As regulators hone their focus on Decentralised Finance (DeFi), new data from Elliptic reveals that just over $12 billion in losses have been suffered over the past year by DeFi users and investors.
DeFI defines a flourishing alternative financial system that replaces traditional intermediaries with software running on blockchains.
According to the Elliptic report, the prevalence of DeFi theft and crime is largely due to the untested and immature nature of the technology available. Mistakes in the design and development of decentralized apps are the most common cause, giving rise to bugs which hackers can exploit, accounting for $10.8 billion of all losses. Another $1 billion in losses are the result of exit scams (where a Decentralised App creator intentionally leaves a ‘backdoor’ in the code that allows them to steal users’ funds) and the theft of 'admin keys'.
“Decentralised apps are designed to be trustless in that they eliminate any third-party control of users’ funds”, says Tom Robinson, chief scientist at Elliptic. “But you must still trust that the creators of the protocol have not made a coding or design mistake that could lead to a loss of funds.”
This was an issue recently highlighted by Bank of England deputy governor for financial stability Jon Cunliffe who observed that the highly decentralised and global structure of the DeFi sector along with the difficulty to trace end users provide a unique set of challenges for regulators.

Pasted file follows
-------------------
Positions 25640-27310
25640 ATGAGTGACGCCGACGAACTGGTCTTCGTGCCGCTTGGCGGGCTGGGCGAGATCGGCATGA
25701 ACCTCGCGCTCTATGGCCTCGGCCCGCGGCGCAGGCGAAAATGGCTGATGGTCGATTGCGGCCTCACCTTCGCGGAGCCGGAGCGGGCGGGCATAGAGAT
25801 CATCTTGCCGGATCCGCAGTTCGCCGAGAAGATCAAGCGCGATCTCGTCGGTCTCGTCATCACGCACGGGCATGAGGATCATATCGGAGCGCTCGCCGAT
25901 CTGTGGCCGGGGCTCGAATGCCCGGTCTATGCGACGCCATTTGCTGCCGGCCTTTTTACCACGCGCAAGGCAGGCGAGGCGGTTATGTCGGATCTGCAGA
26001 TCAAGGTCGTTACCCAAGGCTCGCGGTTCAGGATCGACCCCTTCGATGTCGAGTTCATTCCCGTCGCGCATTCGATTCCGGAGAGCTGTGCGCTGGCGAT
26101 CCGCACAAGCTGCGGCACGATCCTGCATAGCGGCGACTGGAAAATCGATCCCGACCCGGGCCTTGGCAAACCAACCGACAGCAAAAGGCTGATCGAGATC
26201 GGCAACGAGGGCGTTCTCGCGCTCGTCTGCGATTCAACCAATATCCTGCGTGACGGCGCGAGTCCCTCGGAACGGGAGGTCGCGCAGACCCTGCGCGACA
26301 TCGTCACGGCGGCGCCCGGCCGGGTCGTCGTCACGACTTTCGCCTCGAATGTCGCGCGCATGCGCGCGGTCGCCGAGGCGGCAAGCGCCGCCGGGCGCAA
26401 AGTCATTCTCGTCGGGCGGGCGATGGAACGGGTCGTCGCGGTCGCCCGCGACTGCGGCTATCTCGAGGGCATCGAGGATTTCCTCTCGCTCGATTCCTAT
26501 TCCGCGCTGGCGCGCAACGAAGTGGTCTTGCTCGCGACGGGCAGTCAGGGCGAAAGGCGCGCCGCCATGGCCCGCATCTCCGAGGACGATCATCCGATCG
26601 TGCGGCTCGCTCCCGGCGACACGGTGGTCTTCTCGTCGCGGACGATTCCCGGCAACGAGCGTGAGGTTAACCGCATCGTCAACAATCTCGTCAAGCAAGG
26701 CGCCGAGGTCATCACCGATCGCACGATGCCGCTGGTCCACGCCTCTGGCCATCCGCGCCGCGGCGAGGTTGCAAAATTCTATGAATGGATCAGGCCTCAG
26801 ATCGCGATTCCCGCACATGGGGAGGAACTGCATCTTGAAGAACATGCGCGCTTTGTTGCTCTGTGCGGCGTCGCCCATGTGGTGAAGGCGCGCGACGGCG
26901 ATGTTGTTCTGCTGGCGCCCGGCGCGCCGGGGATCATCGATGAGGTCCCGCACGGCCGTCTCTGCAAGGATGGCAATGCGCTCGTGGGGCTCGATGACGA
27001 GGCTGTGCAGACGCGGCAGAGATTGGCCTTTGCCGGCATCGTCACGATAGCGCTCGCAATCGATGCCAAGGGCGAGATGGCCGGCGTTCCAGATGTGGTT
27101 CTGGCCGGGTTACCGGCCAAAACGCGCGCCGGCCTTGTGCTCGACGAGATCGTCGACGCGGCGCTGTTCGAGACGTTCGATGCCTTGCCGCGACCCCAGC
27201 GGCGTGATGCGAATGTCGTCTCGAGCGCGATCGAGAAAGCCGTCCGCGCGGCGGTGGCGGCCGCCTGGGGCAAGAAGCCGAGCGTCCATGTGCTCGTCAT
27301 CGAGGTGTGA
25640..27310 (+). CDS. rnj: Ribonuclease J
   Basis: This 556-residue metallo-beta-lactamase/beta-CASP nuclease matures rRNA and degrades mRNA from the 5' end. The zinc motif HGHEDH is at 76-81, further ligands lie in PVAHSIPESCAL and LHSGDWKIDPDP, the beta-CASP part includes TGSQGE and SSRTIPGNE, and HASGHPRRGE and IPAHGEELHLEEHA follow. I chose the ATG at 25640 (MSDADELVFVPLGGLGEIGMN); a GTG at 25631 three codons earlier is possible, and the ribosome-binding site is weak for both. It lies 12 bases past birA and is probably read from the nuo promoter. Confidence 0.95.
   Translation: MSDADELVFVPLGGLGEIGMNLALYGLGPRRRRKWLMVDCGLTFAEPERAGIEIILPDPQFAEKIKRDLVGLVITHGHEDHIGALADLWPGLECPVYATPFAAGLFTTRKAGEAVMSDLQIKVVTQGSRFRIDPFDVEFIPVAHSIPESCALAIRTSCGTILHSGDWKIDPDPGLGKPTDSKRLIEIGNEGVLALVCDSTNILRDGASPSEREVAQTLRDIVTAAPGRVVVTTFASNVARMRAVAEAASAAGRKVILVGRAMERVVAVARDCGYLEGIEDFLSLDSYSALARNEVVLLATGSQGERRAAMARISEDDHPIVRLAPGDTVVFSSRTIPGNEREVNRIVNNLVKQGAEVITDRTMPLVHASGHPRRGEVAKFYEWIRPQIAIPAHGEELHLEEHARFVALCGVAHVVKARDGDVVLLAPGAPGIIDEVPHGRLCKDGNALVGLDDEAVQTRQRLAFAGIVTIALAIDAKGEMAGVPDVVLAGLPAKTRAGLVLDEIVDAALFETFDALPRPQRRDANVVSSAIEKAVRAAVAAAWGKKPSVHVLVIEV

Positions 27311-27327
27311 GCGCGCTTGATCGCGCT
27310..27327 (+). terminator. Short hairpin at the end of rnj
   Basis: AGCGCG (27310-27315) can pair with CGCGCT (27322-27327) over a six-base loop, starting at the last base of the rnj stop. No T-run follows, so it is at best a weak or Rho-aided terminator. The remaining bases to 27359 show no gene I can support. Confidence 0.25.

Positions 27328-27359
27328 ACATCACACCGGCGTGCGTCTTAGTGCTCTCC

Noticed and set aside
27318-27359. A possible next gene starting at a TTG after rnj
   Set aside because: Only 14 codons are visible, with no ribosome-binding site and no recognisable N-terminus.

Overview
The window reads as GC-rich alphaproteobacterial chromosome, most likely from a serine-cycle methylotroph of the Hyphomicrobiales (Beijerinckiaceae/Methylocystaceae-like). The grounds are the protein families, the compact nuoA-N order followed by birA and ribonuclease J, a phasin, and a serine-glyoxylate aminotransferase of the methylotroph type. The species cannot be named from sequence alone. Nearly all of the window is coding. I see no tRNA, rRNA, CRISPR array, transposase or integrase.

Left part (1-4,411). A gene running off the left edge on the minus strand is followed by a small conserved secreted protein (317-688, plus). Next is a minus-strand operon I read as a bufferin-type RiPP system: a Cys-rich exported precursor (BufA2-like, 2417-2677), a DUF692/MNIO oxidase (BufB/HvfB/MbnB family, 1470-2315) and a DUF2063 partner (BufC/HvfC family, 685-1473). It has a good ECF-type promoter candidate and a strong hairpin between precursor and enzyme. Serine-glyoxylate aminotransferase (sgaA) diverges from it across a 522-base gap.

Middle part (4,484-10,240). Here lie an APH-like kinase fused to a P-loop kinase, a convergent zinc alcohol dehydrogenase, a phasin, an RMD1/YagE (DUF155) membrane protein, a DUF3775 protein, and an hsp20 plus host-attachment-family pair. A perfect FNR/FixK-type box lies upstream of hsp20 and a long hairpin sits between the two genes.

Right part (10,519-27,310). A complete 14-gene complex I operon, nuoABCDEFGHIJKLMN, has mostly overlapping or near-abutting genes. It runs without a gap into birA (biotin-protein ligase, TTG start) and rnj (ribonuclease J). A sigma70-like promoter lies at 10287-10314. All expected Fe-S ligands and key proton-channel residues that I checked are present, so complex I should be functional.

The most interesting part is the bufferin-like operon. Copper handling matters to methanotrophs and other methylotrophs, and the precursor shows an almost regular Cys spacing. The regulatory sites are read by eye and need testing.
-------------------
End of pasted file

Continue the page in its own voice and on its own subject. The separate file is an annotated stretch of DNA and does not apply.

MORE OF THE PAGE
"Even on an initial view it is clear that the sector is opaque, complex and undertakes financial activities that carry risk - activities that are regulated with the traditional financial sector," he said. "There are pronounced market integrity challenges given the absence of investor protection, AML and other market integrity provisions."
Similar concerns were recently aired by SEC commissioner Caroline Crenshaw, writing in the International Journal of Blockchain Law, who argued that lack of transparency and psuedonymity represented critical structural problems that the DeFi community needs to address.
As Elliptic's Robinson emphasises: "We are still at the experimental stage and DeFI users face significant risks. As the technology matures and becomes better-regulated, losses will fall and DeFi will become a practical alternative to the banks, asset managers and exchanges that we currently rely upon."